Emerging Technology (Enhancing, Engaging, Connecting)
BYOD Changes Everything
Institutions should develop effective "bring your own device" programs.
- By David W. Dodd
- January 1st, 2014
Today nearly all students coming to campus bring multiple devices. Research by the EDUCAUSE Center for Applied Research (ECAR) shows that nine out of 10 freshmen bring their own computers, and nearly seven out of 10 bring smartphones as well. Essentially all these devices have built-in WiFi. Yet many campuses are not prepared. Indeed, one of the common assumptions behind most technology programs is that of a “controlled environment.” That is, networked devices must be individually screened and certified for the network, computers are only fully embraced if they are part of the campus domain structure and security is oriented primarily to external threats. Successful BYOD initiatives change all of that.
Effective BYOD programs are based on a number of considerations Five are discussed here.
Policy and Legal — When personal devices replace institutionally owned computers, it is typically the case that institutional work-products and information is stored on personal devices. This is common when there is little in the way of a private cloud infrastructure and a secured intranet where these informational assets can be stored and accessed virtually. This can precipitate a number of issues including information security, intellectual property and e-discovery, among others. The proper time to deal with these issues is before an incident occurs, and the proper way is through a combination of policy and technology. Technology, because cloud-based systems that are accessed through the web typically have minimal need for storing information locally. Policy, because members of the community need to understand their responsibilities associated with institutional information as it relates to their personal devices.
Networking — WiFi networks have been engineered to prevent “rogue” devices from gaining access. In a BYOD environment, the challenge is differentiating legitimate user devices from those that are true threats, and facilitating the onboarding of legitimate user devices. For forward-looking network providers such as Aruba Networks, BYOD capabilities are engineered into the design. Aruba is recognized for their ease of onboarding and certification for users’ mobile devices while maintaining security. They even provide seamless wireless solutions for stadiums so that e-commerce can be conducted by event attendees from their devices with WiFi — no small task. Cybersecurity — Security practices must evolve in a BYOD environment. BYOD campuses are no longer trying to keep users’ devices off the network, we are welcoming them in — at least into a secured area. Those provisions, such as multilevel security zones, need to exist, and they must be effective. Mobile platforms such as Android and iOS are increasingly targeted for cyberattacks. Therefore users need to assume responsibility for properly safeguarding their personal devices, including virus protection.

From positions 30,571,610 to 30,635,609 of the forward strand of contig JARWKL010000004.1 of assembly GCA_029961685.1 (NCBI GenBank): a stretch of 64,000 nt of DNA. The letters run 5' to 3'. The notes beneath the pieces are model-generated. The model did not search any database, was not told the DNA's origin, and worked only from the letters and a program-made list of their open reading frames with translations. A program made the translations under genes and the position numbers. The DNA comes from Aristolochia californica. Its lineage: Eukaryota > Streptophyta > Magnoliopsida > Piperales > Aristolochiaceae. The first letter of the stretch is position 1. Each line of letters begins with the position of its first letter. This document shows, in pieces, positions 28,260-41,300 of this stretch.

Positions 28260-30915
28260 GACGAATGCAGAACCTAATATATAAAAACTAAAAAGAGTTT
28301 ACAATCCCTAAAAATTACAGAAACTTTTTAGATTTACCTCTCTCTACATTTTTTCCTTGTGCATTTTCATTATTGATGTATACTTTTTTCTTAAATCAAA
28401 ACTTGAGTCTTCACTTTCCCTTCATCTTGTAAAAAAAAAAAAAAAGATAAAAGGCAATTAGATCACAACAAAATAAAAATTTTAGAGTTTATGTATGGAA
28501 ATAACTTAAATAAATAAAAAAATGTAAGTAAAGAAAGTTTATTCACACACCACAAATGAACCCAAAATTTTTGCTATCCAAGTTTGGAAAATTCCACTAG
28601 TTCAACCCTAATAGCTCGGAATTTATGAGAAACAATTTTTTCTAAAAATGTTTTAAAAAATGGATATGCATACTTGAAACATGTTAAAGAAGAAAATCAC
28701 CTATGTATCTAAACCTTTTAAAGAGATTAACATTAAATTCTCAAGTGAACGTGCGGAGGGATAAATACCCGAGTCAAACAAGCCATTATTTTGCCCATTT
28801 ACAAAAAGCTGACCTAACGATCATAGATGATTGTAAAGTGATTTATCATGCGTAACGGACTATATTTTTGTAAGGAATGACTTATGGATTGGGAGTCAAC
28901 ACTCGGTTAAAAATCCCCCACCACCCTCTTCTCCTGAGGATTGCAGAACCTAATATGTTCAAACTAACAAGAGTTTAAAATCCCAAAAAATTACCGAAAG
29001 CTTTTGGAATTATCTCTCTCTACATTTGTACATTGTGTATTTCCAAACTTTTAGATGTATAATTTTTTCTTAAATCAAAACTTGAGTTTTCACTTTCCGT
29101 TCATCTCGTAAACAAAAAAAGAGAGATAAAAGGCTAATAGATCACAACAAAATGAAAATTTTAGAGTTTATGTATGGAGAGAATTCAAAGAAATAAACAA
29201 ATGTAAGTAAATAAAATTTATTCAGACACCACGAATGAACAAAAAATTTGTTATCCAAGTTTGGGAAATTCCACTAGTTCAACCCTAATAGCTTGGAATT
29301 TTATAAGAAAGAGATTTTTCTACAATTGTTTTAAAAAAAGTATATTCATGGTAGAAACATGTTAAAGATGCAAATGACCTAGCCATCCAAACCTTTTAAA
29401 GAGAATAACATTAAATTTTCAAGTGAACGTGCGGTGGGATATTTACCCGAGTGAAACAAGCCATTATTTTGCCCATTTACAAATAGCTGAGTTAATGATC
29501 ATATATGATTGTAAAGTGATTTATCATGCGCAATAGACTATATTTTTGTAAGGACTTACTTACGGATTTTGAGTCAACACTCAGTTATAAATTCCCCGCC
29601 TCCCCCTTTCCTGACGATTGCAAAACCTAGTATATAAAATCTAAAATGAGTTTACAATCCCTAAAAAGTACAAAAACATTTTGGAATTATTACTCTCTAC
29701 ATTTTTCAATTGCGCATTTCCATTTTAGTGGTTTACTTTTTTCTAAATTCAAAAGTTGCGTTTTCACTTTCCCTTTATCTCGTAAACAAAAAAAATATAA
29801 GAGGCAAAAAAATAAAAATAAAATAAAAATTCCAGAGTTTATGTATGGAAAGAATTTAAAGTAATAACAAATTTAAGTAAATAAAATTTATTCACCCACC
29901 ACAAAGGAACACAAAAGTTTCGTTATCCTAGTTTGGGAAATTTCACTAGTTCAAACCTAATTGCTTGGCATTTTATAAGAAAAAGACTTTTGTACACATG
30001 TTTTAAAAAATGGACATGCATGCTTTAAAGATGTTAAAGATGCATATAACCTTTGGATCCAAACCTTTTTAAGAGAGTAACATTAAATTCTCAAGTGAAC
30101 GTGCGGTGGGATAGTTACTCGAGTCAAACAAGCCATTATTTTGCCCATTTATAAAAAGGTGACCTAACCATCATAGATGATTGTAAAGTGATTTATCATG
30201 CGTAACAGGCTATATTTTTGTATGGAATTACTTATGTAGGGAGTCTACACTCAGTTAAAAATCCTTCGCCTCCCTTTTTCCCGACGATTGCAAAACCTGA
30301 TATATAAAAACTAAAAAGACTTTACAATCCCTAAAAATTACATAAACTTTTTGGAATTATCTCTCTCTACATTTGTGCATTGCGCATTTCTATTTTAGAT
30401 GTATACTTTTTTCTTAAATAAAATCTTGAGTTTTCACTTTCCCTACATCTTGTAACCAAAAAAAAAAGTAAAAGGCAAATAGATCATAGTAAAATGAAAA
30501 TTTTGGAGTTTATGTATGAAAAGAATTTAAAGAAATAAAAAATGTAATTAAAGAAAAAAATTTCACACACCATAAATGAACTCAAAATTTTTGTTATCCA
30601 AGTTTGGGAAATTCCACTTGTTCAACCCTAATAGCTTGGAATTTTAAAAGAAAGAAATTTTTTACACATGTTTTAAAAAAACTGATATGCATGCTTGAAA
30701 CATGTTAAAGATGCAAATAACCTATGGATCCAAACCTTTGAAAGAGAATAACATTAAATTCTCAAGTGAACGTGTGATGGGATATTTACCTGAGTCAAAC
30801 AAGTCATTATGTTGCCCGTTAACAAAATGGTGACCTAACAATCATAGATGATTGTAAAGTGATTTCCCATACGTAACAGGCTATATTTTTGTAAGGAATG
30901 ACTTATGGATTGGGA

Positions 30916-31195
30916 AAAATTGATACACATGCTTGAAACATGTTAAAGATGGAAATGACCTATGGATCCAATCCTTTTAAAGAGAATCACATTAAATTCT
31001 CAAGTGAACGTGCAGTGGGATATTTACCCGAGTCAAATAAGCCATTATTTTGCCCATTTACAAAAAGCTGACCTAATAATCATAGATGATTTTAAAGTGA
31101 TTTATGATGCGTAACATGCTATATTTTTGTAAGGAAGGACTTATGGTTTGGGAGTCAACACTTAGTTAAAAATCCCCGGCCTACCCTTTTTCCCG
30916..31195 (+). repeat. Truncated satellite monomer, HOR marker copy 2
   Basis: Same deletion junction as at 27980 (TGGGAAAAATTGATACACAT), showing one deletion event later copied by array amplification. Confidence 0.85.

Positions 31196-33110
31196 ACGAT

Authentication — Two prevailing strategies have been employed for differentiating between legitimate users and their mobile devices and those that are threats. The first is to designate the device itself as “authorized” to access the network. This was long the practice in traditionally controlled environments where personal devices were anathema, and by their nature represented threats. But focusing on mobile devices is a time-consuming and often difficult task that represents significant delays and frustration for users. The other method is to perform the authentication based on the credentials of the user. In this approach, users with valid credentials log onto the network using their devices, which are then granted authorized access. (And remember, most users have several WiFi-enabled devices.)
This isn’t a perfect approach, of course, because a previously authorized device could be lost and in turn used by someone who isn’t a sanctioned user. Because savvy organizations utilize multilayered security, this shouldn’t represent a significant problem. User authentication is the emerging strategy for granting access in a BYOD environment. This assumes the user authentication system is up to date and has operational integrity.
Mobile-friendly information systems are an increasingly important part of effective teaching and learning environments. As noted by the Horizon Report by the New Media Consortium, and numerous other sources, today’s students expect mobile-friendly systems and respond very well to them.
Well-designed BYOD programs can leverage the technology already owned by users to create a more robust, seamless technology environment. Planning and forethought are key ingredients.
This article originally appeared in the January 2014 issue of College Planning & Management.
David W. Dodd is vice president of Information Technology and CIO at the Stevens Institute of Technology in Hoboken, NJ. He can be reached at 201/216-5491 or firstname.lastname@example.org.